8. Needle Threader: Thin sharp needles (even with big eyes as discussed above) can be challenging to thread. I’ve never been able to use most threaders until I recently found the Sewline Sure Guide Needle Threader. It’s not flimsy like other threads and it’s not large like ones I’ve seen that sit on tabletops. I like that I can easily throw it in my handwork bag and it doesn’t take up a lot of room. This threader, made for needles size 9-12 works like a charm with Tulip needles and Aurifil thread.
9. Thread Conditioner or Beeswax: I’ve been using thread conditioner and beeswax on my thread for years while working on applique and EPP projects. I find that applying this type of product to my thread can help prevent fraying and knotting while I’m sewing. About a year ago, Jenn McMillan, owner of Fabric Ink, contacted me to see if I’d like to try her new thread gloss called Sew Fine. She sent me some samples and I fell in love. Not only do they smell good (she also offers unscented/natural too) but it’s really nice to work with and lasts forever! I have also used beeswax, but find that the little metal container that Sew Fine comes in a bit easier for me to work with. BTW… I’m obsessed with the Ruby Grapefruit scent!
10. Finger Protection: Everyone holds and uses their needles differently. I have certain spots on my fingers that get irritated over time while I’m hand-sewing. I’ve tried all sorts of thimbles and can never find one that is comfortable for me. I discovered Colonial Thimble Pads at my local quilt shop a few years ago and they have helped immensely. I stick one of these little self-adhesive leather dots on the area where my finger gets irritated by the needle. It’s lightweight and I barely know it’s there. You can also use them over and over again.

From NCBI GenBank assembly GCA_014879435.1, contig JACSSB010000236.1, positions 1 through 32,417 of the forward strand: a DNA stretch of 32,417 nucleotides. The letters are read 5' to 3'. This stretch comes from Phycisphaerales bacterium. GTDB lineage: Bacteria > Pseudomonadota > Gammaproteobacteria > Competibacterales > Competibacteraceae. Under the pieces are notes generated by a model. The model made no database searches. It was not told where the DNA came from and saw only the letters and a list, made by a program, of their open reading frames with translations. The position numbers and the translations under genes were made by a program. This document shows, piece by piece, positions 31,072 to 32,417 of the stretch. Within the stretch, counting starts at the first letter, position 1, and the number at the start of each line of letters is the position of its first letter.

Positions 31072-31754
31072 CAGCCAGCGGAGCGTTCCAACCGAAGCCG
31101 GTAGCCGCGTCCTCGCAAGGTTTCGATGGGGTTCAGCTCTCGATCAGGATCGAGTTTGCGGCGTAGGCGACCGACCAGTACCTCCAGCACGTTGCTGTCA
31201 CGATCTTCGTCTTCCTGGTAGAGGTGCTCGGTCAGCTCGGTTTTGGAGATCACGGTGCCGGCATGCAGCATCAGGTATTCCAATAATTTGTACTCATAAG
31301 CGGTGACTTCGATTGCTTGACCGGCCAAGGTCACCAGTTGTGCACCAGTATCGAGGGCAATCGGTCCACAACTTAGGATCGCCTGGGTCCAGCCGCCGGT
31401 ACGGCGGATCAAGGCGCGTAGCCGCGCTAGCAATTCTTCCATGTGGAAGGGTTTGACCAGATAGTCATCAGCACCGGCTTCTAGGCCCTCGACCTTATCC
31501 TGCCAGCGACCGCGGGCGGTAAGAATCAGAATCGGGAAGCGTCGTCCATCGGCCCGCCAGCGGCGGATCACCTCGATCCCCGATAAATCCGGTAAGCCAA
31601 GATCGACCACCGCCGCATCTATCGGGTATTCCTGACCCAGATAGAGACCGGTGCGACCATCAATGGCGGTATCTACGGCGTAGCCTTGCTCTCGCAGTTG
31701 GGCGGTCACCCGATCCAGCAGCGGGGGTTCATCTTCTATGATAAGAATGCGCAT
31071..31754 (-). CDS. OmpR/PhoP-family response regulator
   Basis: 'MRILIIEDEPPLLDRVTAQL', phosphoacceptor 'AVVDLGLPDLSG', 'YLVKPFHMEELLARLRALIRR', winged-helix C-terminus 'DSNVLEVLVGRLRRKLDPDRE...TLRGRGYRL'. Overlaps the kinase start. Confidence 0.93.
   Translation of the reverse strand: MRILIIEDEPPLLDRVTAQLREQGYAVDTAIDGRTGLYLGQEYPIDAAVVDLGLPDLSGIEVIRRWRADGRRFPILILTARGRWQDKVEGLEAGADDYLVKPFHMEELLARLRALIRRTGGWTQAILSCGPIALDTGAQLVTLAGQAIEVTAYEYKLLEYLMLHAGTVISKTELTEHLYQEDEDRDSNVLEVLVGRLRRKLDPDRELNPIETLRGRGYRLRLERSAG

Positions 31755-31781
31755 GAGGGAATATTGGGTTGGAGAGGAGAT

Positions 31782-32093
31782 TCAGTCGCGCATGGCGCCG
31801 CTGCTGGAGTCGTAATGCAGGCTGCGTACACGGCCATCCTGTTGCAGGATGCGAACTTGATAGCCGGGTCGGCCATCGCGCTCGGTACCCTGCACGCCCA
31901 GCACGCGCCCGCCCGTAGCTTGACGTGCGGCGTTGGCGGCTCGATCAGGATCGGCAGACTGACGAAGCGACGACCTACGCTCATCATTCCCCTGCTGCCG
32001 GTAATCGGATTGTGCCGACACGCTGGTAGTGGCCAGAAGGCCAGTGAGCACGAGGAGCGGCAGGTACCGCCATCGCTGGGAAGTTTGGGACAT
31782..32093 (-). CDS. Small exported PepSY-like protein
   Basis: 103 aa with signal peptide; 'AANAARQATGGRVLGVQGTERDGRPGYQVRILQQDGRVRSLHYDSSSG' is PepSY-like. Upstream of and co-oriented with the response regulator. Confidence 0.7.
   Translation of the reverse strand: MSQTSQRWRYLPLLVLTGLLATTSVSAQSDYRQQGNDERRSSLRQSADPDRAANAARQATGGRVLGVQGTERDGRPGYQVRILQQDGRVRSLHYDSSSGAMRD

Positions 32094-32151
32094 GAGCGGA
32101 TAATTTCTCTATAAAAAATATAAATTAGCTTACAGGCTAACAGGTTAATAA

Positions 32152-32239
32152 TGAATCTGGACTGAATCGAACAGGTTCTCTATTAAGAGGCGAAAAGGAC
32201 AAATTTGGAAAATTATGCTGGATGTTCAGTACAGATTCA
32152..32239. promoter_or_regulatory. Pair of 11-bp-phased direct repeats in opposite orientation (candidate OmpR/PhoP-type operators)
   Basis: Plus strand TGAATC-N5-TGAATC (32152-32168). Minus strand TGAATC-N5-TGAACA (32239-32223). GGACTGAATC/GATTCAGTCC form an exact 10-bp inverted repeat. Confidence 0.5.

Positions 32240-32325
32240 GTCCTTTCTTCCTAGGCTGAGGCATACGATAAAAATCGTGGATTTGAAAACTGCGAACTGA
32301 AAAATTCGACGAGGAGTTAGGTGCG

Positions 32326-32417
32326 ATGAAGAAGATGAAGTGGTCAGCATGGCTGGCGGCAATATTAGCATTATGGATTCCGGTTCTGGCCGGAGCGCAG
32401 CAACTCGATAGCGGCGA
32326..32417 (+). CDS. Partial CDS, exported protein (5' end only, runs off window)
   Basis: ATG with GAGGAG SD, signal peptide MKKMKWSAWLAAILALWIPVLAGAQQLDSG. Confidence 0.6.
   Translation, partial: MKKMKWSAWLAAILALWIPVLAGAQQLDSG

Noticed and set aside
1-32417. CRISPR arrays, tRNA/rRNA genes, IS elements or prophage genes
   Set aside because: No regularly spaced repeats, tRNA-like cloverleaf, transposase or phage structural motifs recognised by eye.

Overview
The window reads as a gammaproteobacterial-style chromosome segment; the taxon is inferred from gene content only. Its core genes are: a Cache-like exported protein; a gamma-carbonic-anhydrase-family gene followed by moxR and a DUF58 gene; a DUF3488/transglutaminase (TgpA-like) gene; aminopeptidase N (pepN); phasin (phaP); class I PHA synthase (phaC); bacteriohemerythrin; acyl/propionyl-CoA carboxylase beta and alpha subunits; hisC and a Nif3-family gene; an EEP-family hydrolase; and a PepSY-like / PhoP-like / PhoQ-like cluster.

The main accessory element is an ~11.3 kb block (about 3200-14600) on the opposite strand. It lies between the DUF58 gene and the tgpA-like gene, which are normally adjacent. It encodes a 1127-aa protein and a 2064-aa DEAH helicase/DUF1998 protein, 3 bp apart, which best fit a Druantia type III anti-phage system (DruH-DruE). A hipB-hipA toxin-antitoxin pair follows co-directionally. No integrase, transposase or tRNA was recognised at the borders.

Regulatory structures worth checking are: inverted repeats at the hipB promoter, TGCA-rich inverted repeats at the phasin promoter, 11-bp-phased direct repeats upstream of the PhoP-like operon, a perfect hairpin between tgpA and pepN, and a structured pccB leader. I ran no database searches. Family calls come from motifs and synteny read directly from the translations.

11. Clips: You’ll want some type of clips handy to hold the pieces that you’re sewing together. You can use small binder clips but I really love using Clover Wonder Clips. The original size works well, but since most EPP pieces are small, I like the Mini Wonder Clips even better for EPP as they are a bit less clunky.
12. Tape: When sewing together pieces that have curves, I use a piece of tape on the fabric side over the seam to hold the pieces together. I’ve used ordinary Painter’s Tape and Artists’ Tape, but have found Scotch Masking Tape for Hard-to-Stick Surfaces the best. It’s a little bit more sticky, so the tape won’t fall off your fabric while you’re sewing but it still is easy to remove and doesn’t leave a residue.
13. Metal Butcher Tray: I have the Pro Art 13″ x 17″ Butcher Tray and this has been a game changer! I used to leave my EPP handwork and tools scattered all over the coffee table. It wasn’t a great system to begin with, but it really didn’t work once we adopted our dog, Casey. Since the tray is metal, I can keep a magnet inside for my needle and all of my thread, scissors and thread conditioner stays inside. Plus, I can arrange all of my paper pieces on the tray to keep organized.
14. Project Bags: I have a ton of these! I separate my projects into these zippered pouches and then just throw my tools and supplies in. They’re perfect for taking your EPP on the go. These clear, waterproof mesh bags are great!
I used to be one of those makers who worked in any lighting. All of that changed once I started using my Daylight LED Slimline. Not only does it produce great light, but it’s also nice looking and I love its modern aesthetic. I have two! The floor lamp version is by my couch and the tabletop version is over my sewing machine.
Do you have a tool or product recommendation that you love for EPP?
I’d love to hear about them. Please leave them in the comments below!